Canadian Machine Gun Resto Project

Two machine guns in battered condition on a Canadian war memorial are being examined and will be cosmetically restored to their original condition — and efforts are underway to determine their true provenance and history.

Both are German MG08 guns. The one in this picture, on the south side of a roadside cenotaph in Harold, Ontario, was captured in 1918 at Arras; the hole in its water jacket may have been caused by Canadian fire. The cenotaph itself is rare: most Canadian cenotaphs list only the war dead, but this lists the returned surviving veterans as well as the fallen.

MG08, captured at Arras, 1918.

A pair of 100-year-old German guns, taken as souvenirs at the end of World War I, will be temporarily removed from the cenotaph on Highway 14 to be refurbished thanks to the efforts of the local branch of the Royal Canadian Legion and the Stirling-Rawdon Historical Society.

Silenced in 1918, the guns will never fire again says society member John Lowry, but they will be cleaned up and returned to their original colours, perhaps even solving a few mysteries along the way. Lowry explains that significant research has been done on the weapons, a pair of Maschinengewehr 08 machine guns captured by 2nd Division CEF troops at the end of the war, but there are many unanswered questions as well.

via Machine gun restoration project under way.

John Lowry and Phil Martin of the Historical Society will try to match the gun’s original color scheme — if they can determine what it is — and answer the question of what made the hole in the Arras gun. They’re also trying to find photographic evidence tying the gun’s partner to a particular location or battle.

John Lowry (l.) and Phil Martin (r.)

Lowry thinks the hole in the water jacket may have been the act of a Canadian sniper:

[T]he Arras weapon appears to have been disabled by a sniper’s shot and the restoration may lead to a conclusive answer, he adds, “if we find a .303 bullet in there.” Lowry says that the guns, capable of firing 500 rounds per minute, were water-cooled using a chamber that surrounded the barrel and marksmen would deliberately aim for it hoping to quickly overheat the weapon rendering it useless.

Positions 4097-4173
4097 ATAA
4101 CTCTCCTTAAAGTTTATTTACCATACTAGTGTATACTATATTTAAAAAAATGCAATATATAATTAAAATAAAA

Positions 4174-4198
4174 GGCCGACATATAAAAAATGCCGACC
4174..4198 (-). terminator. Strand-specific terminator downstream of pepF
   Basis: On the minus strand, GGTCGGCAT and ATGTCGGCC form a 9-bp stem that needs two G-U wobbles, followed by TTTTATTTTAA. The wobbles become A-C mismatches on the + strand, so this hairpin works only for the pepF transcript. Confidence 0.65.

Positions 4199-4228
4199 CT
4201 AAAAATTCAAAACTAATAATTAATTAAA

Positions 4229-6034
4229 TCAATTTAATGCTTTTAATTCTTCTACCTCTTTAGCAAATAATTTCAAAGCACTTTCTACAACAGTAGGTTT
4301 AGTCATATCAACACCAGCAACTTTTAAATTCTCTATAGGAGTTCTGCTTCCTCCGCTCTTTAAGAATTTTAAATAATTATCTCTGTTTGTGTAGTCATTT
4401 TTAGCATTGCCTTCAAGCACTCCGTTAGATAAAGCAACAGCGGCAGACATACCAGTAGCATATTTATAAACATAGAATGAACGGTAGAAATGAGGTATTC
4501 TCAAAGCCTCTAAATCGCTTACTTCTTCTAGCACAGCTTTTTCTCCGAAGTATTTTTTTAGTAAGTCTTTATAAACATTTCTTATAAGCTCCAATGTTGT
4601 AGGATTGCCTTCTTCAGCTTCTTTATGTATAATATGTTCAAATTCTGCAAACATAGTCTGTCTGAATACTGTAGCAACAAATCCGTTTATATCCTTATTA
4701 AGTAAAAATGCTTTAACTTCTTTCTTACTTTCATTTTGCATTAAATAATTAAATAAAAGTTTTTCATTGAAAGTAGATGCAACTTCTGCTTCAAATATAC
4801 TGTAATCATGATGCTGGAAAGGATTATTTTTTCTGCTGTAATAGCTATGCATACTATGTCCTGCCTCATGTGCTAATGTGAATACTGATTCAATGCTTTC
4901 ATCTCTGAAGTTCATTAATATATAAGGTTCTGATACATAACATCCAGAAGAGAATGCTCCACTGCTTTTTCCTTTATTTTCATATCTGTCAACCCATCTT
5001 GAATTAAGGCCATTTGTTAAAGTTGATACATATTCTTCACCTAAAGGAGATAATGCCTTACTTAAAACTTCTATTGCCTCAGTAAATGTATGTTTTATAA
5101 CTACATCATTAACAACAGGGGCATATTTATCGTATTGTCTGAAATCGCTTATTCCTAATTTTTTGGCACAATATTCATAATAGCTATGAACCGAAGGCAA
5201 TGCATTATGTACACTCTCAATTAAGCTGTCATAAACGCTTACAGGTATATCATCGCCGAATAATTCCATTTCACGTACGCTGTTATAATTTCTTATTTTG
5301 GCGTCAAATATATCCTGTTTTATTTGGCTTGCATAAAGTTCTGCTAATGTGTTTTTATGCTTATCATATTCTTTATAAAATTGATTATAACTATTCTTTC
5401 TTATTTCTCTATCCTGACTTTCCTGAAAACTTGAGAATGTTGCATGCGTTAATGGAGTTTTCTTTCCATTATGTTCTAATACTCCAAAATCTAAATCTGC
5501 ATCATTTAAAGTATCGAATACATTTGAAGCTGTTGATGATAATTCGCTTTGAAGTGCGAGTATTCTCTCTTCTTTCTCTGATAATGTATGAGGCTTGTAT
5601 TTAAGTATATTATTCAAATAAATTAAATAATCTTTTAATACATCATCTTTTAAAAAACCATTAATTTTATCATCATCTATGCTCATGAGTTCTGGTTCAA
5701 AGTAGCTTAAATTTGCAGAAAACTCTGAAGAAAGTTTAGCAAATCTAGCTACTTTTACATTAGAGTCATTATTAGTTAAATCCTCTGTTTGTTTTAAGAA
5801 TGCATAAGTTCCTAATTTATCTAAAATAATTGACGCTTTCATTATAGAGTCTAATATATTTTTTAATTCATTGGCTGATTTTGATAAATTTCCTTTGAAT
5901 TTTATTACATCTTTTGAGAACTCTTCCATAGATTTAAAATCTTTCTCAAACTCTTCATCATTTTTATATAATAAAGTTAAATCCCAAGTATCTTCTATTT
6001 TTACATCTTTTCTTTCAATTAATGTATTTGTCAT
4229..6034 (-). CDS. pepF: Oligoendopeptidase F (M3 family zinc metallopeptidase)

According to the article, trophies like this were once commonplace across Canada, but the herd — once numbering some 15,000 captured arms, originally intended to populate a grand war museum, but on the project’s cancellation scrapped or spread across the very large country — has been thinned, less by time than by WWII scrap drives.

[T]he remaining local pieces, which also include a trench mortar in Madoc and a field artillery piece in Trenton, are only a small fraction of the enemy weapons that ultimately arrived in Canada after World War I. …. A significant number, Lowry says, were scrapped during World War II, including a pair of machine guns received by the village of Stirling. The fate of a similar pair that arrived in Marmora is unknown, but they too may have been scrapped.

The Stirling Branch of the Royal Canadian Legion has raised the cost of the MG restoration. And no, they won’t be restored to firing condition — it is Canada up there, which is kind of like Massachusetts with more polite people and much better drivers.

1 thought on “Canadian Machine Gun Resto Project

  1. S

    Let’s hope it serves as a spur to the old saw: Never Again. Lest We Forget and are condemned to repeat the lesson. There are quite a few of these relics scattered across the Australian urban landscape. I’ve seen the 77mm field guns in Brisbane, Mephisto the A7V, the 8 inch howitzer outside Victoria Barracks in Melbourne (with splinter damage), a 15cm howitzer in the park just down the way in Clifton Hill, a few MG08’s adorning the walls of a few messes here and there, and the pristine Vickers MMG in the COOC mess (that looks ready to go another stint, doing what it does best; eat people). The AWM’s collection is of course impressive. My own relic was a BSA SMLE 3* born in September 1917. How it got to Australia, who carried it, and which clients it serviced along the way, only God knows. I wish I’d at least taken photos, the various stamps would have helped tell part of the tale. The last few inches of bore were pitted, the stock showed signs of extensive use and refurbishment, and was split inside aft of the recoil lug (lots of firing), but she still shot remarkably straight and only choked on dodgy milsurp ammo. The Lee action cycled like hot butter. Somewhere in my paraphernalia is a lump of Ypres shell splinter from near Hill 60, about thumb sized with lathe marks still visible. Hopefully it only made noise and dust. I did also have a shred of barbed wire I picked up from a field on the slope just outside Passchendaele, but didn’t preserve it in time and it crumbled (the shell splinter is preserved with ballistol….ironic, eh?). Such a shame the descendants of the CEF are proving themselves so unworthy of the legacy, but then, I think that is true of all the participants.

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